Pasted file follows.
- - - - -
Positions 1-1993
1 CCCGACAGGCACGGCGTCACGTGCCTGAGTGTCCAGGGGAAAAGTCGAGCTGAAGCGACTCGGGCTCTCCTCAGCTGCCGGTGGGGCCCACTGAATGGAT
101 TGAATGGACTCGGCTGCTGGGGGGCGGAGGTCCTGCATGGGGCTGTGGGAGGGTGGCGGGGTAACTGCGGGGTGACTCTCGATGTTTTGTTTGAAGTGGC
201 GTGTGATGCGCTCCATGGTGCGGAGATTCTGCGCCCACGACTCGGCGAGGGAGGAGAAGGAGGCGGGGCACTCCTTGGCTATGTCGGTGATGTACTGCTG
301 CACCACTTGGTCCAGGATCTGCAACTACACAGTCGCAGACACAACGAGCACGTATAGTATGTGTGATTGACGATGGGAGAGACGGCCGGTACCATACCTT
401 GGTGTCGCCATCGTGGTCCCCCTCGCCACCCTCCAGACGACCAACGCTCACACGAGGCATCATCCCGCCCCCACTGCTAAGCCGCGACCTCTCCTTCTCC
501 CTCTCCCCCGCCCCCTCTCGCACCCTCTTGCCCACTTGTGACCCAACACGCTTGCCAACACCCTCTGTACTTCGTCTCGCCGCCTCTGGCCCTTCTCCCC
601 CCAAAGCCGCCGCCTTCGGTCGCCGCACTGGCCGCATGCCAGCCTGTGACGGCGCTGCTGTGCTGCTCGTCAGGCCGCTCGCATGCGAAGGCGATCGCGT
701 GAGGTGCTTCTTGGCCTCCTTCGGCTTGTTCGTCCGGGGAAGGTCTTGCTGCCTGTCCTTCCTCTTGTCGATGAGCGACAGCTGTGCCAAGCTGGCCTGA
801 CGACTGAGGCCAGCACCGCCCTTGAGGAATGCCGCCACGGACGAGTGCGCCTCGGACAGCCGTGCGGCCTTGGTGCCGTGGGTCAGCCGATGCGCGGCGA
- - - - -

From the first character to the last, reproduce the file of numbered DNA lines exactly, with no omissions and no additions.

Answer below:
Positions 1-1993
1 CCCGACAGGCACGGCGTCACGTGCCTGAGTGTCCAGGGGAAAAGTCGAGCTGAAGCGACTCGGGCTCTCCTCAGCTGCCGGTGGGGCCCACTGAATGGAT
101 TGAATGGACTCGGCTGCTGGGGGGCGGAGGTCCTGCATGGGGCTGTGGGAGGGTGGCGGGGTAACTGCGGGGTGACTCTCGATGTTTTGTTTGAAGTGGC
201 GTGTGATGCGCTCCATGGTGCGGAGATTCTGCGCCCACGACTCGGCGAGGGAGGAGAAGGAGGCGGGGCACTCCTTGGCTATGTCGGTGATGTACTGCTG
301 CACCACTTGGTCCAGGATCTGCAACTACACAGTCGCAGACACAACGAGCACGTATAGTATGTGTGATTGACGATGGGAGAGACGGCCGGTACCATACCTT
401 GGTGTCGCCATCGTGGTCCCCCTCGCCACCCTCCAGACGACCAACGCTCACACGAGGCATCATCCCGCCCCCACTGCTAAGCCGCGACCTCTCCTTCTCC
501 CTCTCCCCCGCCCCCTCTCGCACCCTCTTGCCCACTTGTGACCCAACACGCTTGCCAACACCCTCTGTACTTCGTCTCGCCGCCTCTGGCCCTTCTCCCC
601 CCAAAGCCGCCGCCTTCGGTCGCCGCACTGGCCGCATGCCAGCCTGTGACGGCGCTGCTGTGCTGCTCGTCAGGCCGCTCGCATGCGAAGGCGATCGCGT
701 GAGGTGCTTCTTGGCCTCCTTCGGCTTGTTCGTCCGGGGAAGGTCTTGCTGCCTGTCCTTCCTCTTGTCGATGAGCGACAGCTGTGCCAAGCTGGCCTGA
801 CGACTGAGGCCAGCACCGCCCTTGAGGAATGCCGCCACGGACGAGTGCGCCTCGGACAGCCGTGCGGCCTTGGTGCCGTGGGTCAGCCGATGCGCGGCGA